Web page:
What Is The Best Sleep Position For People With Sleep Apnea?
Do you feel tired in the morning even after a full night’s rest? Do you wake up with a sore or dry throat, maybe even a headache? Do you snore loudly while sleeping? Or maybe you would’ve found yourself waking up in the middle of the night with a choking sensation, like you’re out of breath.
If you identify with these issues, then there is a possibility that you may be suffering from a condition known as sleep apnea.
What is it and what can be done to control or treat it?
What Is Sleep Apnea?
Sleep apnea is a sleep disorder where a person experiences interrupted breathing while they are asleep. This means that breathing may stop abruptly and then start again while a person sleeps. Understandably, sleep apnea is a serious disorder that can be potentially life-threatening if proper precautions are not taken.
Since people with sleep apnea experience a frequency of interrupted breathing, occasionally even hundreds of times during their sleep, it is a known fact that the brain and the rest of the body are not receiving enough oxygen during each episode. This makes sleep apnea very dangerous.
There are two primary classifications of sleep apnea:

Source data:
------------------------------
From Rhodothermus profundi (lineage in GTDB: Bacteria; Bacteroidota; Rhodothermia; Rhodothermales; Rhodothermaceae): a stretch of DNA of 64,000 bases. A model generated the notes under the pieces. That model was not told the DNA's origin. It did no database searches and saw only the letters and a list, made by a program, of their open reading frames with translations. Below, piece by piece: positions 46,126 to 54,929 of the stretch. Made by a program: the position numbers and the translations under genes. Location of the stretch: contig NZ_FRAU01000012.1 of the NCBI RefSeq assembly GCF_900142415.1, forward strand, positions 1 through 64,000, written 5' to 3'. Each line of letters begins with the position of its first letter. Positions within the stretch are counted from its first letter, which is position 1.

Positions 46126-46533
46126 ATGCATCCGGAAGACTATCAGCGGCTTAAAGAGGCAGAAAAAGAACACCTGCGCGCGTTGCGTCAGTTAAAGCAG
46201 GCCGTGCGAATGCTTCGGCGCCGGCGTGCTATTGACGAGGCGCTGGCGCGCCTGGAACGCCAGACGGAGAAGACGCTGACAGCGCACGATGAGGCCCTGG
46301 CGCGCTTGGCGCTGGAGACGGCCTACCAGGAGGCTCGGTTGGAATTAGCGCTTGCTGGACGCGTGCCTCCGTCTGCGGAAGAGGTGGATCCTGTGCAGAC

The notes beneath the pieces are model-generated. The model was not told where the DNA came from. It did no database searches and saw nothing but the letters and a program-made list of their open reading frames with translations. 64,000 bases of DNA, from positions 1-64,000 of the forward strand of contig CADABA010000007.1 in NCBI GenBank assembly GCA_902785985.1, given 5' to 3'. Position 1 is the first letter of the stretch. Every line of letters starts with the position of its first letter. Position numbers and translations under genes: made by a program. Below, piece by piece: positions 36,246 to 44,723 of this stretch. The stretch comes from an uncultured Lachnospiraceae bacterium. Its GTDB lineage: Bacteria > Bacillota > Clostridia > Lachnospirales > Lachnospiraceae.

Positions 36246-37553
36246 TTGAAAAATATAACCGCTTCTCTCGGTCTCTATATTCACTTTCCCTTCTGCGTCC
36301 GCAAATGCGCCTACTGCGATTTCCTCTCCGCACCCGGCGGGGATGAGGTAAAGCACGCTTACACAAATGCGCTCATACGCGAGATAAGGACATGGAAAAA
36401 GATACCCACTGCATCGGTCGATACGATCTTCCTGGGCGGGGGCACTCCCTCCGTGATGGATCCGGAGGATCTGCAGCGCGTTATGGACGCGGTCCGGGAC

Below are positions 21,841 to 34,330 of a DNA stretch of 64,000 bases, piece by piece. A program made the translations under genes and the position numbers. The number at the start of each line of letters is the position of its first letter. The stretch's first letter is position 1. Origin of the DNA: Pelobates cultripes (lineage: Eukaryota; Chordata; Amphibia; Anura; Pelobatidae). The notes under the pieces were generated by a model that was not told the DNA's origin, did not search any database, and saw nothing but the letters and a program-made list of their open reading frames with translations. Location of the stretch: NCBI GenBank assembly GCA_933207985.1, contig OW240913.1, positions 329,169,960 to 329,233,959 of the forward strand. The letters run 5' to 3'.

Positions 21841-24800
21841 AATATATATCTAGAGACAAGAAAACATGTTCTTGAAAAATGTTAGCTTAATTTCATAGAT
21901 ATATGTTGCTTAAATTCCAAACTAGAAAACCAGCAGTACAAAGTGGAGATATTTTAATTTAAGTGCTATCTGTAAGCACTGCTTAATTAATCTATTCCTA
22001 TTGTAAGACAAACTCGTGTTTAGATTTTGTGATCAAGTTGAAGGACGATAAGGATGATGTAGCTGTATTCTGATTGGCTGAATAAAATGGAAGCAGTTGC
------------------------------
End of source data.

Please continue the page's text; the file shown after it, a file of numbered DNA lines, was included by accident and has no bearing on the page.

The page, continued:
Obstructive Sleep Apnea or OSA
Obstructive sleep apnea or OSA is caused when the soft tissue at the back of the throat collapses while a person is asleep. In other words, your throat muscles relax, thereby blocking the airway. This is the most common type of sleep apnea.
Central Sleep Apnea
This occurs when the brain is unable to send signals to the muscles that regulate breathing because of an instability in respiratory control.
Which Position Should You Sleep In?
Sleep apnea can affect anyone at any age, even children. It’s important that it is diagnosed as early as possible as the effects can be damaging. High blood pressure, diabetes, headaches, strokes, heart attacks, heart failure, etc. are some of the potential risks brought about from sleep apnea.
One of the simplest ways to control sleep apnea is to change your sleeping position. It is recommended that you avoid sleeping on your back if you suffer from sleep apnea. This is because when you sleep on your back, your tongue and your soft palate are rested against the back of the throat, thereby blocking your airway.
Try to sleep on your abdomen or your side. Research has suggested that the best sleeping position for those with sleep apnea is to lie on your side. This is because when you lie down on your side, the airways are much less likely to collapse and restrict the passage of air. This stability allows you to breathe without restrictions.
The problem is that you may not be able to hold this sleeping position for the entire night. To help you with this, it’s important that you use the right pillow. Memory foam pillows or contoured pillows are great options as these can help align your body in the optimal lateral position by holding your head in the appropriate way.
The best way to treat sleep apnea is by seeking the help of a skilled sleep specialist who can provide you with the tools you need to help manage the problem.
Contact Our Office
Interested in learning more about how you can treat sleep apnea and finally experience a restful night’s sleep? Contact The Snore Experts to schedule your consultation today!